Mark Rochon's remarks during the GIR Live program in New York City on September 22, 2015, were quoted in Global Investigations Review. Rochon said the "plain language" of the Yates memo is similar to the US Department of Justice's (DOJ) previous guidance on prosecuting individuals. The memo, which says that companies must hand over all relevant information about individual misconduct to qualify for any cooperation credit, is not radically new, however wide-scale press coverage means prosecutors may feel the need to go after individuals more aggressively, Rochon said. "It is very hard to say: 'There is nothing going on here. There is nothing new here,' when you also arrange for first-tier publications like the [New York] Times and the [Wall Street] Journal to release this as new policy," he said. "I am concerned that some people may well get indicted who ought not be indicted."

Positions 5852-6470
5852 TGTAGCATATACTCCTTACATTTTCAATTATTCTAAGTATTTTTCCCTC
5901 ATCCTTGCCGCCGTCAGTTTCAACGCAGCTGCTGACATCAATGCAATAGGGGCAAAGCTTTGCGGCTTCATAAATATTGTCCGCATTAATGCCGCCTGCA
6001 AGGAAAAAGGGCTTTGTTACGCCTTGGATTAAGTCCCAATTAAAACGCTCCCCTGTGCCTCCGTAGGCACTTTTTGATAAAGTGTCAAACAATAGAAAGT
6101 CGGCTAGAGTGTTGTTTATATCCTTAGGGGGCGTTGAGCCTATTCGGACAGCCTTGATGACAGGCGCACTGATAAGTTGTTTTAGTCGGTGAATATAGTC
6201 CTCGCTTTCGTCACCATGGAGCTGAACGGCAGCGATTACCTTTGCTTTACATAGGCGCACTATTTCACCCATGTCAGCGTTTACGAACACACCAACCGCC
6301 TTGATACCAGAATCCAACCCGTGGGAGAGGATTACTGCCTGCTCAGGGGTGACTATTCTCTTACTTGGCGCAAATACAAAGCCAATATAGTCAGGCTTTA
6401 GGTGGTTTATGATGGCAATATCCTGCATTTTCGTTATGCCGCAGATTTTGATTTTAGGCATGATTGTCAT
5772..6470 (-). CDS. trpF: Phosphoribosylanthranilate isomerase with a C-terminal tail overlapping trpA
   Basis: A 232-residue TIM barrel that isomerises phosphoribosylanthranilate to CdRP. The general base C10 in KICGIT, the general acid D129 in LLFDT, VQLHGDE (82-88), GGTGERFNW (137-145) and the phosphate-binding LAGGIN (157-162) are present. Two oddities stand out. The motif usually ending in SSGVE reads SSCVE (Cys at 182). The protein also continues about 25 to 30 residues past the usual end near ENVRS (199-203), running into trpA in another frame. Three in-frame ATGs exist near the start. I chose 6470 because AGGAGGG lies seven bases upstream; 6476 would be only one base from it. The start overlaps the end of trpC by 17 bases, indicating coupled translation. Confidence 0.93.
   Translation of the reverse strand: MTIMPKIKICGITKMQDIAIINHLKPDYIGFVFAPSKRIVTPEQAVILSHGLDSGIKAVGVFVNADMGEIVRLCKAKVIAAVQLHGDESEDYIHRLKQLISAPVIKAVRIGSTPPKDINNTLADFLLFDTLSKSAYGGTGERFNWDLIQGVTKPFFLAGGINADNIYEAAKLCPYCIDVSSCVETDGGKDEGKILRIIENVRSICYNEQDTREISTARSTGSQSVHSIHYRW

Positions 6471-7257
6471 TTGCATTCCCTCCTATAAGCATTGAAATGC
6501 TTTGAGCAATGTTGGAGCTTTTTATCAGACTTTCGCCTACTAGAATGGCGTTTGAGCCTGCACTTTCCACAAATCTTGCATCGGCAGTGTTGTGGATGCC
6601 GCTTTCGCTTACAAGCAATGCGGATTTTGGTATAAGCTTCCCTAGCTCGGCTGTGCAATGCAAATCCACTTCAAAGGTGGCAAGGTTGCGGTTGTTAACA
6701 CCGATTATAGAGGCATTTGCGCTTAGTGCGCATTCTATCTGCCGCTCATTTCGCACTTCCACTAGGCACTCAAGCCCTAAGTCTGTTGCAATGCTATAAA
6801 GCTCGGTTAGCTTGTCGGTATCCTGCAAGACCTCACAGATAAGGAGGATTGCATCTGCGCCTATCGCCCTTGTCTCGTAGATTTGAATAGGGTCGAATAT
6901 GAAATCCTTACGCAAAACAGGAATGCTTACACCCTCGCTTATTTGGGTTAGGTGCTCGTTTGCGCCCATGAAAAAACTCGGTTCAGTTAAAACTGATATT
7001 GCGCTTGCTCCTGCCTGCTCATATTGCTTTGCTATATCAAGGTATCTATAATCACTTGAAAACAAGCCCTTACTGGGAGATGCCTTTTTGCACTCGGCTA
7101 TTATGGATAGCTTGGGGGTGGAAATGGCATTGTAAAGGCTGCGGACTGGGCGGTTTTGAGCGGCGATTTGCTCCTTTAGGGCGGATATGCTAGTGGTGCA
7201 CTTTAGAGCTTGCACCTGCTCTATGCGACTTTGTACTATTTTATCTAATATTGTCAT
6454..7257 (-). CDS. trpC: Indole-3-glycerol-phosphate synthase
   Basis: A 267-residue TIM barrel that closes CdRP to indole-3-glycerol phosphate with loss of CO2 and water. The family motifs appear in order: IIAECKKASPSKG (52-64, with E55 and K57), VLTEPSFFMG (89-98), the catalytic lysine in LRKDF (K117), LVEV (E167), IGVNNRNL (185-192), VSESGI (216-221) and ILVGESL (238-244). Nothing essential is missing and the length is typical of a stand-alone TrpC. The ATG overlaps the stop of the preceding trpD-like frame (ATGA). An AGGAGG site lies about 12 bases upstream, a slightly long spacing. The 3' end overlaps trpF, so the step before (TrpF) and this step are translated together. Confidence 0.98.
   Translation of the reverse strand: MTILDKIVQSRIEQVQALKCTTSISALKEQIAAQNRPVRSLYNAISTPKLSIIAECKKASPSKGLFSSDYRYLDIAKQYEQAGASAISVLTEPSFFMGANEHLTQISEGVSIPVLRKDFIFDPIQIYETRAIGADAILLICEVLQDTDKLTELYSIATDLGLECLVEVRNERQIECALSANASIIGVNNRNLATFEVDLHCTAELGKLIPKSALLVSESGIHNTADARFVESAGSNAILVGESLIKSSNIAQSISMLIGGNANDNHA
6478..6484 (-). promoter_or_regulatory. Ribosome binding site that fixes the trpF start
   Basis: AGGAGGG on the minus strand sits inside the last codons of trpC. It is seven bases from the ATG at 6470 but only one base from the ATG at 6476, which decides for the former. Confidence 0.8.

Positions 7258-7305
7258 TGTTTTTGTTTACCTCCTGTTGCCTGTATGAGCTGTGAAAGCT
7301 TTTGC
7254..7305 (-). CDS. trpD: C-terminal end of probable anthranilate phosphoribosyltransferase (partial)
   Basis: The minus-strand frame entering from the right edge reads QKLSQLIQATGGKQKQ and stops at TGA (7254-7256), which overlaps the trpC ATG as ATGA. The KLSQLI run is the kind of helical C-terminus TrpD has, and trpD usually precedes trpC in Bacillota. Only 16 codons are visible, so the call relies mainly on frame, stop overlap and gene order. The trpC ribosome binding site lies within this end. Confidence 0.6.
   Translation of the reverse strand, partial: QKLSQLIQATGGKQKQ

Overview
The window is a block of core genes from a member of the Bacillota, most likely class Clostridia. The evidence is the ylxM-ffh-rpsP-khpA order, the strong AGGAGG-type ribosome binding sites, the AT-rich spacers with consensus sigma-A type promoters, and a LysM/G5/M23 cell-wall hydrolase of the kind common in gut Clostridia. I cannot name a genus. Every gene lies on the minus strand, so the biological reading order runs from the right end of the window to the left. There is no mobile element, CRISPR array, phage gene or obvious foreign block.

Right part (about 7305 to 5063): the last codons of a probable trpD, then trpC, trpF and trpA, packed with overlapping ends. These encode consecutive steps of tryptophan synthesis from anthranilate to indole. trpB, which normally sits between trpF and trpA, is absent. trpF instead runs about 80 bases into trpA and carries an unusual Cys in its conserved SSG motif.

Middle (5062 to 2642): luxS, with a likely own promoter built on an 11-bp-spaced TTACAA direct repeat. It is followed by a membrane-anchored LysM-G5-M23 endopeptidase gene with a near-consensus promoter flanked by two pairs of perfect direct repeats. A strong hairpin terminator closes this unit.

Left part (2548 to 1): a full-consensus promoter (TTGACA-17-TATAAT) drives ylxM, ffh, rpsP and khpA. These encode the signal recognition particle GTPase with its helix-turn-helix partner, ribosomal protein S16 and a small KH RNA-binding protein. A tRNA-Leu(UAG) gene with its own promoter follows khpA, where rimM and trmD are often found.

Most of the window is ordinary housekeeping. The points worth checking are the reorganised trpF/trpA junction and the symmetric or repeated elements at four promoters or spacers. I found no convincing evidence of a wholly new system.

Mr. Rochon noted that remarks by Leslie Caldwell, head of the DOJ's Criminal Division, were "oil on troubled water" regarding the concerns that many had expressed, but Rochon said some prosecutors may still stray toward an overly aggressive interpretation. "There are a lot of people who have come into the Department of Justice over the years and they are being given instructions here that are going to be interpreted by some as better to indict [individuals] than decline," he said.